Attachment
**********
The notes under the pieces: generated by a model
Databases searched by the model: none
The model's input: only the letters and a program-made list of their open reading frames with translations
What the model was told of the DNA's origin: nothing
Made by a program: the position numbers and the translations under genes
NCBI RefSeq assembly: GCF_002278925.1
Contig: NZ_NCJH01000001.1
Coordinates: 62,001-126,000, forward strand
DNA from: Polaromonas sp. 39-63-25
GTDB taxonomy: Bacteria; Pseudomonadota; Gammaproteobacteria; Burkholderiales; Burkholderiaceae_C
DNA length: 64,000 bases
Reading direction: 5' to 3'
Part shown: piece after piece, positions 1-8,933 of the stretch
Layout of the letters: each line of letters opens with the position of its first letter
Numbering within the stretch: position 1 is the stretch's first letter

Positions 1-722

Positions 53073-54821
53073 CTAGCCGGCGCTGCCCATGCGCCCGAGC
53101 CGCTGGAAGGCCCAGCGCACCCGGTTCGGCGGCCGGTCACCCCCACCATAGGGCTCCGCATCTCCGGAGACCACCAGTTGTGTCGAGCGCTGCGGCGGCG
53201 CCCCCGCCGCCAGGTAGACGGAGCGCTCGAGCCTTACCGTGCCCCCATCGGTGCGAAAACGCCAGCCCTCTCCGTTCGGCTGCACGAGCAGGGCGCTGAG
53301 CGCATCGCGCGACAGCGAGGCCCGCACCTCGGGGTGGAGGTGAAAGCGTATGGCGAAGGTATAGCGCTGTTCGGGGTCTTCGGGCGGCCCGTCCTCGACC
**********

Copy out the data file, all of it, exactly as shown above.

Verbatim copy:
The notes under the pieces: generated by a model
Databases searched by the model: none
The model's input: only the letters and a program-made list of their open reading frames with translations
What the model was told of the DNA's origin: nothing
Made by a program: the position numbers and the translations under genes
NCBI RefSeq assembly: GCF_002278925.1
Contig: NZ_NCJH01000001.1
Coordinates: 62,001-126,000, forward strand
DNA from: Polaromonas sp. 39-63-25
GTDB taxonomy: Bacteria; Pseudomonadota; Gammaproteobacteria; Burkholderiales; Burkholderiaceae_C
DNA length: 64,000 bases
Reading direction: 5' to 3'
Part shown: piece after piece, positions 1-8,933 of the stretch
Layout of the letters: each line of letters opens with the position of its first letter
Numbering within the stretch: position 1 is the stretch's first letter

Positions 1-722

Positions 53073-54821
53073 CTAGCCGGCGCTGCCCATGCGCCCGAGC
53101 CGCTGGAAGGCCCAGCGCACCCGGTTCGGCGGCCGGTCACCCCCACCATAGGGCTCCGCATCTCCGGAGACCACCAGTTGTGTCGAGCGCTGCGGCGGCG
53201 CCCCCGCCGCCAGGTAGACGGAGCGCTCGAGCCTTACCGTGCCCCCATCGGTGCGAAAACGCCAGCCCTCTCCGTTCGGCTGCACGAGCAGGGCGCTGAG
53301 CGCATCGCGCGACAGCGAGGCCCGCACCTCGGGGTGGAGGTGAAAGCGTATGGCGAAGGTATAGCGCTGTTCGGGGTCTTCGGGCGGCCCGTCCTCGACC